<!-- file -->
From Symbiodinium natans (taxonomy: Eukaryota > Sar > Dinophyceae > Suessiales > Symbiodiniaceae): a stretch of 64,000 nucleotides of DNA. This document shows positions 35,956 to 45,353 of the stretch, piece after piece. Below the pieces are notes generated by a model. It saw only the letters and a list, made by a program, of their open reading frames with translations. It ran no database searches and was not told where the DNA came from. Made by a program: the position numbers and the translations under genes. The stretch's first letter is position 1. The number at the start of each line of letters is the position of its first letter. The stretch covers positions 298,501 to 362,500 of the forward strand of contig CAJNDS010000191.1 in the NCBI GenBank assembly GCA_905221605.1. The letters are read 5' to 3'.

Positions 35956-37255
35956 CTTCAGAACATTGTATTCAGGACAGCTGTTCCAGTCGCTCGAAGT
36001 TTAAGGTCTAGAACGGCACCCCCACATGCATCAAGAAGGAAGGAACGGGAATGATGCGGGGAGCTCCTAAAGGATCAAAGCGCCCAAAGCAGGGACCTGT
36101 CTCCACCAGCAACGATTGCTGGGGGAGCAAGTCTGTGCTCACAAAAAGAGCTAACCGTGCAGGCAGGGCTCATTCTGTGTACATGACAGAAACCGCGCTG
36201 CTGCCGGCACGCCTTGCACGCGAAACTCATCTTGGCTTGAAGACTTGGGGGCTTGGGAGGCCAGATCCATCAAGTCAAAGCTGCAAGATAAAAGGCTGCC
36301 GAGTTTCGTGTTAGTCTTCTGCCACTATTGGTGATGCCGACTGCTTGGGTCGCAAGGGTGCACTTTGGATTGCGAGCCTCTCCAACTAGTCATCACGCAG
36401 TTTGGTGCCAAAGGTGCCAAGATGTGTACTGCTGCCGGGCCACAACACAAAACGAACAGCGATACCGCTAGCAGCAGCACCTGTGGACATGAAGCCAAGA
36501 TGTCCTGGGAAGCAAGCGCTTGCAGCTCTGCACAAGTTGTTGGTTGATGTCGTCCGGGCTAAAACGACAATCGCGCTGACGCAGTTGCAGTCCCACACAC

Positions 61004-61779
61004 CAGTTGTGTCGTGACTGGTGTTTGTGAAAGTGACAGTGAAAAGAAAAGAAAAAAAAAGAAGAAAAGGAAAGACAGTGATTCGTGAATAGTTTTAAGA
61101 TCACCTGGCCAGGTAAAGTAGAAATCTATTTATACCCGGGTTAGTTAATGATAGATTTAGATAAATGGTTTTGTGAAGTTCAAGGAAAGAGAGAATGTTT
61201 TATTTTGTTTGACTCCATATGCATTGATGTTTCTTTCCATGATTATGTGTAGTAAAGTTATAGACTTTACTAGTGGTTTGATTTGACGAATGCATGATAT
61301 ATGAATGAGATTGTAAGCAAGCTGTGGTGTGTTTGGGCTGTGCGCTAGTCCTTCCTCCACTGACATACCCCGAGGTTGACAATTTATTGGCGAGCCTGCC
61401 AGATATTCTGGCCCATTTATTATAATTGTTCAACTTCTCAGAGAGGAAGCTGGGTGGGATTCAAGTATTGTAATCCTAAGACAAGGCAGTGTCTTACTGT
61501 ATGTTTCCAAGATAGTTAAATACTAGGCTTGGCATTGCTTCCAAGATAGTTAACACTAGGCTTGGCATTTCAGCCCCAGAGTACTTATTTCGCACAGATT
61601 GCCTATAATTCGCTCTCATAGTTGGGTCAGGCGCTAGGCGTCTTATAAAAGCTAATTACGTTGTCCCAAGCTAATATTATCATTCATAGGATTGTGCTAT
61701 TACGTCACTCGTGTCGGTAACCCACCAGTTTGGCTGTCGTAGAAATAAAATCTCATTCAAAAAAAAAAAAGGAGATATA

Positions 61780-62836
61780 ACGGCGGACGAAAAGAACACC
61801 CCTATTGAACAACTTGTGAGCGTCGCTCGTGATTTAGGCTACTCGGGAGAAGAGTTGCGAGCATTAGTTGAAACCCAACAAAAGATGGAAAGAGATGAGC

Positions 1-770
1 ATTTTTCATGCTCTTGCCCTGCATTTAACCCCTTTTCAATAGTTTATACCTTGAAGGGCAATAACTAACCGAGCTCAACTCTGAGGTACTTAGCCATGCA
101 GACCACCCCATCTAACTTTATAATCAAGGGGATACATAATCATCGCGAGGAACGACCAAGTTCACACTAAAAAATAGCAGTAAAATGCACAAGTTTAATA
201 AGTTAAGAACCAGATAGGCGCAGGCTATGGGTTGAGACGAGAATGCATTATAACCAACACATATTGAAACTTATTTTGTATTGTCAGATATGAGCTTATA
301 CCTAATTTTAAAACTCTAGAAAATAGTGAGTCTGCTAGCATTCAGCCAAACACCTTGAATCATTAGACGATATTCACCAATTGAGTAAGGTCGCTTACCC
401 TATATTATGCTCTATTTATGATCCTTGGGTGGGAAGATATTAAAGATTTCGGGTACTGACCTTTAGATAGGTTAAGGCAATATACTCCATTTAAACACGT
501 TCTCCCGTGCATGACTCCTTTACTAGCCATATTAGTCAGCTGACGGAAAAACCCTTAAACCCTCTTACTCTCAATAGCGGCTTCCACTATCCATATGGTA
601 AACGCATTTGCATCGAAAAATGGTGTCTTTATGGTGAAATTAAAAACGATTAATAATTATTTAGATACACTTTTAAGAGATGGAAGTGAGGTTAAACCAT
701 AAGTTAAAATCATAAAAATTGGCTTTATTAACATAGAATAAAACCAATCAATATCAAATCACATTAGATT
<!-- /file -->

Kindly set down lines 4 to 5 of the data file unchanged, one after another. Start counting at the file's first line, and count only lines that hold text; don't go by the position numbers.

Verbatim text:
36001 TTAAGGTCTAGAACGGCACCCCCACATGCATCAAGAAGGAAGGAACGGGAATGATGCGGGGAGCTCCTAAAGGATCAAAGCGCCCAAAGCAGGGACCTGT
36101 CTCCACCAGCAACGATTGCTGGGGGAGCAAGTCTGTGCTCACAAAAAGAGCTAACCGTGCAGGCAGGGCTCATTCTGTGTACATGACAGAAACCGCGCTG